Registry records are public, and must remain so

There are two really bad bills being heard at the State House this week, both of which ask to exempt Maine's registries of deeds from the state's Freedom of Access Act.

These registries contain records from hundreds of years of commercial, public and private property transactions. And, since property taxes are the foundation on which Maine's public revenue rests, the public has a very keen right to know who buys which property from whom, for what consideration and, perhaps, what purpose.

Will Rogers had it right. No one is making more land, so our need to know who owns existing land is intense and absolute.

The bills — LD 1554, An Act Regarding Document Fees at County Registries of Deeds, sponsored by Rep. Patsy Crockett of Augusta, and LD 1714, An Act to Protect Information Maintained by Registers of Deeds, sponsored by Rep. Sharon Treat of Hallowell — do not protect the public.

Both bills were filed in direct response to the counties' collective irritation with an FOAA request from Cumberland-based MacImage of Maine for digital copies of thousands of deeds on file. In Hancock County, a superior court ordered the registry to produce these copies for a reasonable fee, ruling the deeds are public records under FOAA.

And, now, the response by the counties is to exempt themselves from the law?

Because they've been ordered to follow the law? We, as individuals, don't have that luxury.

In addition to exempting the registries from FOAA, Crockett's bill suggests increasing per-page copies from $2 per page to $4 per page. This, in the face of the court ruling that a $2-per-page fee was excessive. The Legislature cannot possibly respond by permitting the fees to double.

We get that MacImage of Maine's request is broad, and we get that there is resistance to seeing a private individual create a database of public records for profit. But John Simpson, who owns MacImage, didn't create entrepreneurship. He's just practicing it. The public must not be punished for Simpson's creativity.

Crockett's bill also recommends that copies of any records sold by any registry to anyone, and then sold to a third person, are stamped "not an official copy." This makes sense, but registries now make copies available in two ways, certified and not certified, so this designation is already being made at the registry level. If registries prefer that the language "not an official copy" be stamped on everything other than certified copies, that's a change that can be made administratively without tinkering with statute.

Attorney Frank Underkuffler, who represents Sagadahoc and Franklin counties in their fight to deny the MacImage request, said he and his clients don't recognize that FOAA applies to registries, even though they've always maintained that their records are public. With all due respect to Underkuffler, never mind that the court has already ruled FOAA applies to registries, FOAA is pretty clear that public records are defined as any records, electronic or otherwise, in the possession or custody of a public agency or public official.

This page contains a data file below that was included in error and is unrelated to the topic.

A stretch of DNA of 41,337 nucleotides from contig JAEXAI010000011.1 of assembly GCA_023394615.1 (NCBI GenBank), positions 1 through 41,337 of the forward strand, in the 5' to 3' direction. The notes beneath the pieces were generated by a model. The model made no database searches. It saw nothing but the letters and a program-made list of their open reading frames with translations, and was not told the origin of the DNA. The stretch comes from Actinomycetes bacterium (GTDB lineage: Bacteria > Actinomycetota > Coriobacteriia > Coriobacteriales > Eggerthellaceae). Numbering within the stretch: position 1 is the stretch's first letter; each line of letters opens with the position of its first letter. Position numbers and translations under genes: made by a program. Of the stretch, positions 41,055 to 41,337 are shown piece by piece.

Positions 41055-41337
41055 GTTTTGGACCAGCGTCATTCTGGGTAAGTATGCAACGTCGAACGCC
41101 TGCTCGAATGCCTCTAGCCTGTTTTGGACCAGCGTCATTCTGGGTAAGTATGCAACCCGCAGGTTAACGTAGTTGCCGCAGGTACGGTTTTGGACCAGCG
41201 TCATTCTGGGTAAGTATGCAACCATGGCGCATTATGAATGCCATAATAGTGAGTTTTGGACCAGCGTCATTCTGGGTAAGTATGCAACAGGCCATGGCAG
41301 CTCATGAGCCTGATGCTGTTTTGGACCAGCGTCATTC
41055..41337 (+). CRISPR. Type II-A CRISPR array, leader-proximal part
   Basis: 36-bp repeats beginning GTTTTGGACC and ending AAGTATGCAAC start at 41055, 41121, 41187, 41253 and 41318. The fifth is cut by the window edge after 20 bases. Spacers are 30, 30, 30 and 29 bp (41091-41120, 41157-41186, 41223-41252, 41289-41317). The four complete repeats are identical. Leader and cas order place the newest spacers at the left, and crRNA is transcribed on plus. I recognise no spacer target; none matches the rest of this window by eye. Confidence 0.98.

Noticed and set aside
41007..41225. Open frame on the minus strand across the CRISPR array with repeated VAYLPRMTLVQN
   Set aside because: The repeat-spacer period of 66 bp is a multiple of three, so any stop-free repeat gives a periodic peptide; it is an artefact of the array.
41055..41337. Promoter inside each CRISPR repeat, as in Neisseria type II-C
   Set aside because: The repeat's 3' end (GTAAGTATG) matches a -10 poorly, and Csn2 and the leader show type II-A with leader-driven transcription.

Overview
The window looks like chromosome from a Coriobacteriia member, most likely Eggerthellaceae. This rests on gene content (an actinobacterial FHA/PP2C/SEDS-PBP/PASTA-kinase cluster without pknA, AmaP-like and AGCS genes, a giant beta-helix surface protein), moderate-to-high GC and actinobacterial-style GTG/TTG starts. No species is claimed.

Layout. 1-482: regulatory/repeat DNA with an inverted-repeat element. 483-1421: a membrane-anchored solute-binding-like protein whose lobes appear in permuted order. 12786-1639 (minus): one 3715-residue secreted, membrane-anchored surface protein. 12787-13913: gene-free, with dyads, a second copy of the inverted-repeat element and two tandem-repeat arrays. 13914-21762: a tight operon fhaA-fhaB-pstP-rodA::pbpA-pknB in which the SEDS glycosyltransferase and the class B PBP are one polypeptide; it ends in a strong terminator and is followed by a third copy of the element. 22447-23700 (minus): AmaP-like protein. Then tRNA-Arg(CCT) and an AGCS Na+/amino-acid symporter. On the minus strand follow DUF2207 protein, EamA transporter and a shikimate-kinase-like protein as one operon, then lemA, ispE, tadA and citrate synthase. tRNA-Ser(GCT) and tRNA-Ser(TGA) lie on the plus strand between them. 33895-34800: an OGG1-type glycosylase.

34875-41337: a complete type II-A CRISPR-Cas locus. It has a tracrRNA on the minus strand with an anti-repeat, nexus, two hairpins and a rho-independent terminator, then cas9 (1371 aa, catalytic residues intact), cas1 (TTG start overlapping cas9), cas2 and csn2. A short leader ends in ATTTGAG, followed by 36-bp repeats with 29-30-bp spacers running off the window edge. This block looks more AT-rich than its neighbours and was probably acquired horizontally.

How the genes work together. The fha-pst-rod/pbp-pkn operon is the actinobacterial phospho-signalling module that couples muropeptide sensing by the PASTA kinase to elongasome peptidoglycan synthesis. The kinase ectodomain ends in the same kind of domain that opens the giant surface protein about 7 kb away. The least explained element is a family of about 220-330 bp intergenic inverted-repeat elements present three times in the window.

Registries are public agencies operated by public officials who draw public salaries, so the records they possess and maintain are public records. By definition.

What makes the Crockett and Treat bills so bad is that they are written for registries to subvert a court ruling they don't like.

What's next?

School committees exempting themselves from public scrutiny? Or how about boards of selectmen? Why not the governor's office?

Both bills must be rejected with vigorous ought-not-to-pass votes. Anything less would be a conscious denial of the public's right to know.

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JUDY MEYER's picture

Both bills very specifically

Both bills very specifically ask for public access to be exempted, so the proposed change would affect much more than the cost or availability of copies.

Here's the proposed language: Public access to records maintained by a register is governed by this chapter. Title 1, Chapter 13 does not apply to public access to records maintained by a register.

So, if passed, any and all access could be curtailed under Title 33. If that happens, how might someone then do a title search? Or how would municipalities be able to determine titles of ownership for purposes to sending tax bills? How could the IRS or Maine Revenue Service attach liens to properties for unpaid taxes? How could contractors do the same for owners who refuse to pay their bills? There are many functions served by public access to property records, many of which are governmental functions, and some of which are not.

In the case of the Hancock lawsuit, MacImage proved that the fees gathered from copies were not used to keep operating costs down at the registry. The registry was self-sustaining through filing and other fees and the money collected for copies went to pay for other county functions, so it's not right to assume the copy fees collected pay for upkeep of the records and there's no reason to increase the fees based on that argument.



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